Young Tibetan Burns Himself in a Monastery

An undated photo of Jachung Monastery in Bayan Khar county in Qinghai province.
Photo courtesy of Palden Gyal.

A young Tibetan torched himself at a monastery in Qinghai province on Sunday in protest against Beijing's "hard-line" policy in Tibet, triggering a security clampdown, according to sources.

Phagmo Dhondup, in his 20's, set himself alight at the compound of the Jachung monastery in Tsapon township in Tsoshar (in Chinese, Haidong) prefecture’s Bayan Khar (Hualong) county and was immediately taken to a nearby hospital with serious burns, the sources from inside Tibet said.

"At around 8 p.m., he self-immolated in protest against the hard-line Chinese policy in Tibet," a source told RFA's Tibetan Service. "He was immediately rushed to the local hospital and is being treated."

Phagmo Dhondup, who lives in Upper Sakar village close to the Jachung monastery, is the 105th Tibetan so far to self-immolate in protests questioning Chinese rule in Tibetan-populated areas and calling for the return of Tibet's spiritual leader the Dalai Lama.  

"Monks at the monastery are conducting special prayers for his recovery," the RFA source said. "At the same time several hundred security forces have arrived at the monastery and imposed restrictions," the source said.

Beijing has stepped up its crackdown to preempt Tibetan self-immolation protests but to no avail.

Chinese courts have jailed a number of Tibetans, including monks, over their suspected roles in the burnings in the last few weeks. Some have been given jail terms of up to 13 years.  

Human rights groups have criticized Chinese authorities for criminalizing the burning protests and cracking down on Tibetans deemed to have provided encouragement or support.

Chinese authorities have also deployed paramilitary forces and restricted communications and travel in the areas where self-immolations have occurred.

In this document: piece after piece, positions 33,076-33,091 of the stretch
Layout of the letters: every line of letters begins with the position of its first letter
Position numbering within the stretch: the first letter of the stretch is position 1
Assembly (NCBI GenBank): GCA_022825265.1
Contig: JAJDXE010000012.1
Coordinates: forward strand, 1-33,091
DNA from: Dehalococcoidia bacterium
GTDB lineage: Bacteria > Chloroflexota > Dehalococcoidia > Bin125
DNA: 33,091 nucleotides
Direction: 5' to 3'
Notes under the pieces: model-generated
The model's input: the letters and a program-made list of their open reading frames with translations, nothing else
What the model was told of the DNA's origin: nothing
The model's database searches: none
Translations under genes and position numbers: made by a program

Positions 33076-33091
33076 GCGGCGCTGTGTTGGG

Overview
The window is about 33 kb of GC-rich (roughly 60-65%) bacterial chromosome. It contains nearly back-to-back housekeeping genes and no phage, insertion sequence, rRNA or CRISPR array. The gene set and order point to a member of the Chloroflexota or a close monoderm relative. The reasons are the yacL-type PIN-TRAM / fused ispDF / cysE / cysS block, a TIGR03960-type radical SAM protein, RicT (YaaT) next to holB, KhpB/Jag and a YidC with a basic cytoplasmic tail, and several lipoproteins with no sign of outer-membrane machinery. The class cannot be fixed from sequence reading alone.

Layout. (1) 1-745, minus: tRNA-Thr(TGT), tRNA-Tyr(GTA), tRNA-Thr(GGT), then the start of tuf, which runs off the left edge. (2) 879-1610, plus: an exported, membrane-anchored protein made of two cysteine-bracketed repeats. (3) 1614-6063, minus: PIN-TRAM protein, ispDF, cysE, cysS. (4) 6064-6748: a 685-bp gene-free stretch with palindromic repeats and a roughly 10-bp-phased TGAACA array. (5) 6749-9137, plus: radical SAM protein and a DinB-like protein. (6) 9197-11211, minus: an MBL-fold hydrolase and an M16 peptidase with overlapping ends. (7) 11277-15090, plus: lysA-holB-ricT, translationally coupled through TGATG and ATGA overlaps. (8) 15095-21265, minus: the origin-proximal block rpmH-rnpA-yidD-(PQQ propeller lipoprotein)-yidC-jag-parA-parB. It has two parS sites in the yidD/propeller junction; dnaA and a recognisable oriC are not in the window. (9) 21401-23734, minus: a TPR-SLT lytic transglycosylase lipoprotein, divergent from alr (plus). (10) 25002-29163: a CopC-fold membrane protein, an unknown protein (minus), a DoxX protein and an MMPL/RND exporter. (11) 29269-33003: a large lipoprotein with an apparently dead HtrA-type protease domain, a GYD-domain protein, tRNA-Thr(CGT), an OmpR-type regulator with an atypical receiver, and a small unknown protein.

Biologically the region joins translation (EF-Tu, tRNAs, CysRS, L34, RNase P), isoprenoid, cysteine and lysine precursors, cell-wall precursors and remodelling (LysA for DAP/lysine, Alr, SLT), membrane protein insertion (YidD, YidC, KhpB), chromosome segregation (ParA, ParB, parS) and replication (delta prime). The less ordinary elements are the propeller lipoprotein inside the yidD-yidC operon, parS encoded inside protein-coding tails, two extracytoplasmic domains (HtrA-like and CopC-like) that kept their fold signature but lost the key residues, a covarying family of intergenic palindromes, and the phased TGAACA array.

Many of the recent self-immolators are young Tibetans appalled by the human rights abuses and excessive controls imposed by the Chinese authorities, rights groups say.

Twenty-two of the Tibetans who have self-immolated so far have been 18-years old or younger, according to figures compiled by the International Campaign for Tibet advocacy group. More than 80 of the 105 self-immolators so far have died in the burnings.

The self-immolations by the new generation of Tibetans born under Chinese rule “are sending an unequivocal message to the world about the gravity of the situation in Tibet,” said Dicki Chhoyang, Minister of Information and International Relations in the Dharamsala-based Tibetan exile government, the Central Tibetan Administration.

She told a meeting in Geneva last week ahead of the 2013 U.N. Human Rights Council session that China must be held accountable to the pledges it made to the world body to improve its human rights record.

Beijing has defended its rule of Tibet and says the Dalai Lama and other Tibetan leaders in exile have orchestrated the self-immolations from their base in India.

But Tibetan exile leaders deny involvement in the burnings and have called on Tibetans in Tibetan-populated regions of China to exercise restraint.

Reported by RFA's Tibetan Service. Translated by Karma Dorjee. Written in English by Parameswaran Ponnudurai.


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